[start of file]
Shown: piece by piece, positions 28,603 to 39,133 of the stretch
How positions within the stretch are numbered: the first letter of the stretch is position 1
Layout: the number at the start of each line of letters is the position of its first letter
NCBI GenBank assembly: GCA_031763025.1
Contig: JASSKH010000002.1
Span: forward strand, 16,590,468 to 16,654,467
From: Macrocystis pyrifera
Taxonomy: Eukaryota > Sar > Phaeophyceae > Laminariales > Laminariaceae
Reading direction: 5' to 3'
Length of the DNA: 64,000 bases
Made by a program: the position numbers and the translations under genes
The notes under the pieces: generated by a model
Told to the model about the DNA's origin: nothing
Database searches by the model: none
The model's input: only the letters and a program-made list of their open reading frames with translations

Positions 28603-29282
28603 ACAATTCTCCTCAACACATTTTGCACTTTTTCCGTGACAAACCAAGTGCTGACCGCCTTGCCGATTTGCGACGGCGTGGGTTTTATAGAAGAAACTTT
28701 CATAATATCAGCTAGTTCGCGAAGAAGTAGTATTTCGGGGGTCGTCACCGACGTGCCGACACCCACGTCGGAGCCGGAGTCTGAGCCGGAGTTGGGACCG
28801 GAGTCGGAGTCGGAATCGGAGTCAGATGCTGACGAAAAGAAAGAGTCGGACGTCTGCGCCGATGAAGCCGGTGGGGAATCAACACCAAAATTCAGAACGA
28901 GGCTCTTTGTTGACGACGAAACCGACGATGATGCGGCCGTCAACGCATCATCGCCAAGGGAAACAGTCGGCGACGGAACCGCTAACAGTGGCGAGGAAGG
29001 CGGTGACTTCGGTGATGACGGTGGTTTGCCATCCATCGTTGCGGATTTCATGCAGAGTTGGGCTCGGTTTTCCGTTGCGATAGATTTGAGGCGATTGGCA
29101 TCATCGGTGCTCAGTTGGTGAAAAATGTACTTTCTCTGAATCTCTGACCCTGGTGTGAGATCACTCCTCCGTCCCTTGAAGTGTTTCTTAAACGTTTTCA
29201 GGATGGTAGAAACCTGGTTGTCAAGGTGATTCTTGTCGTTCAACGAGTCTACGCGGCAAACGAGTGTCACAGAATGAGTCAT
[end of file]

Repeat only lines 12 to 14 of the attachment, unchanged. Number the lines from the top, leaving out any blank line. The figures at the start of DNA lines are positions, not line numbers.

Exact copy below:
The notes under the pieces: generated by a model
Told to the model about the DNA's origin: nothing
Database searches by the model: none